Constraint vs. bottleneck

In Theory of Constraints lingo, there is a subtle difference between a constraint and a bottleneck.

A bottleneck (resource) is a resource with capacity less or equal to demand while a constraint is a limiting factor to organization’s performance, an obstacle to the organization achieving its goal.

A constraint can be called bottleneck but a bottleneck is not always a constraint.

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Let’s take an example of a plant with a subassembly workshop gathering resources A, B and C. The whole process needs another resource D and final assembly consisting of resources E and F. The capacity of each resource is displayed under their letter.

The demand is 100 units per day.

According to definitions we’ll find two bottlenecks: resource B limited to 80 units/day and resource E limited to 60 units/day. Each of these two have a capacity less than daily demand.

Resource B is handicap to resource C and for the whole subassembly workshop, but has little influence on the throughput of the plant. Plant’s throughput is limited by resource E, which is both a bottleneck and the constraint. It is primarily E which hinders the plant to deliver 100 units/day.

Imagine The subassembly is led by a foreman named Hector. Hector’s realm encompasses The resources A, B and C. The final assembly process is his customer.

Hector has significant experience within this company and is well aware B is a bottleneck. Even so Hector may not know anything about Theory of Constraints, his common sense made him discover some good rules to better exploit the bottleneck resource.

For example, Hector organized breaks so that B is never left unmanned and not running, manages to minimize changeovers.

If he knew about Theory of Constraints, he would probably squeeze more throughput from B, for instance placing the quality check before the bottleneck in order to insure only OK parts will be processed by the very limited B. Actually quality check is after C, which sometimes causes B to waste valuable time processing parts that will not pass the quality check, something that could be foreseen before B.

As it is the case in many companies, top management set local productivity objectives and is expecting Hector’s subassembly to run with best productivity. Logically Hector will complain about B’s limitations and keep asking for another investment in a second B. Waiting for this investment, Hector manages to produce daily around 80 units, the best subassembly can do.

In Hector’s eyes B is the constraint, which is true if we consider subassembly alone.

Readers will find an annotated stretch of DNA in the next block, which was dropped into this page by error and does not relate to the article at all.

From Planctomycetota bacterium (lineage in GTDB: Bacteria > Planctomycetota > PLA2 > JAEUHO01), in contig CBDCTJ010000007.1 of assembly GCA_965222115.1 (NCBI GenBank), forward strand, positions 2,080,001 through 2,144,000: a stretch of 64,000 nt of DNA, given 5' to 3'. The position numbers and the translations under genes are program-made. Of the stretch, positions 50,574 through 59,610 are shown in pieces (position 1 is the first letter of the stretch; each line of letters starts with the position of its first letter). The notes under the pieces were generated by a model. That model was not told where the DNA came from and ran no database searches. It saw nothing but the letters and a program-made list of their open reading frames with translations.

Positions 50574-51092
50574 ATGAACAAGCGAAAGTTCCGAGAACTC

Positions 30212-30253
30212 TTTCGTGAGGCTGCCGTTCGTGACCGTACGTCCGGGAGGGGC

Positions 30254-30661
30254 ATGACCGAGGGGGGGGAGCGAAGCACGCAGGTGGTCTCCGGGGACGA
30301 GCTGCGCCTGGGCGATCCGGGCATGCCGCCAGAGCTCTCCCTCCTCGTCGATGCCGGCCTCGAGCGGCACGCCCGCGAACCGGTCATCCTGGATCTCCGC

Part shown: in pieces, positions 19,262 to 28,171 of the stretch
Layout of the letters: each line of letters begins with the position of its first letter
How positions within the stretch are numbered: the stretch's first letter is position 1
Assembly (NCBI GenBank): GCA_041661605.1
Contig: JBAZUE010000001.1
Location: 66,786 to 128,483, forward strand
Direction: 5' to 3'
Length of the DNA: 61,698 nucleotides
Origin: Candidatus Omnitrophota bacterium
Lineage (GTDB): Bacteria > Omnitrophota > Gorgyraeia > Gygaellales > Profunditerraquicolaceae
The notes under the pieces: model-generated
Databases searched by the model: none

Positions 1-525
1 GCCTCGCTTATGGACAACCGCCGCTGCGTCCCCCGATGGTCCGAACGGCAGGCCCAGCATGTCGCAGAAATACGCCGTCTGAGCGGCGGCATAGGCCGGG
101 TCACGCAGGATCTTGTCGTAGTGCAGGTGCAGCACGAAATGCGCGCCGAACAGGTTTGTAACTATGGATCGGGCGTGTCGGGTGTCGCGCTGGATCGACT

Production manager Isadora has to take care about the whole plant and thus considers the whole process. She doesn’t know either about Theory of Constraints, but her analytical skills and common sense focused her attention onto E, the bottleneck and constraint to the whole process.

Having limited means, she’ll explain Hector that working to increase the capacity of B would have little interest as long as E is the limiting factor for the whole system (the plant). What Isodora did not notice is that as long the daily limit is 60 units/day, some costs could be saved in subassembly if its daily production would be aligned to the capacity of E, for instance overtime and excess inventory carry over costs. But she’s blinded by local productivity objectives set by top management.

Nevertheless, Isadora came close to self-discover the five focusing steps of Theory of Constraints:

  1. Identify the constraint (E)
  2. Exploit the constraint
  3. Subordinate everything to the constraint (e.g. subassembly)
  4. Elevate the constraint
  5. Prevent inertia to become the constraint

If Isadora succeeds to elevate the constraint E, chances are that the B will be the next constraint!

Related: How to identify the constraint?

About the Author, Chris HOHMANN

About the Author, Chris HOHMANN

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16 thoughts on “Constraint vs. bottleneck

  1. In the above illustration E is bottleneck as well as a constraint. If we want to speak of Bottleneck Vs Constraint – we should make the illustration as – B (60 or less than daily demand throughput of 100) and E (80 or 90 but greater than throughput of B). In this case we are in a dilemma of Bottleneck (B) Vs Constraint (E).

    Am I right Chris? It would be good if you provide your inputs on resolving the situation I shared in above para.


  2. I have always felt that TOC has always missed the main constraint on the performance of any organisation. If I remember correctly, Eli Goldratt almost recognised this in ‘The Goal’. The fact that Herbie was the constraint on the pace of the troop was used to clarify the concept of constraints on a group activity. What he didn’t identify was that the inability of an organisation to release and focus the ability of all their people is the biggest constraint on their performance, and a self inflicted bottleneck. Removing this bottleneck, and releasing the flow of all your people’s abilities*, is the key to reducing all the other constraints and bottlenecks.
    * Ability has three dimensions.
    Talent. The ability to do existing tasks well.
    Creativity. The ability to improve what we do and the way we do it.
    Enthusiasm. The emotional ability/energy to do the first two.


  3. Hello Chris,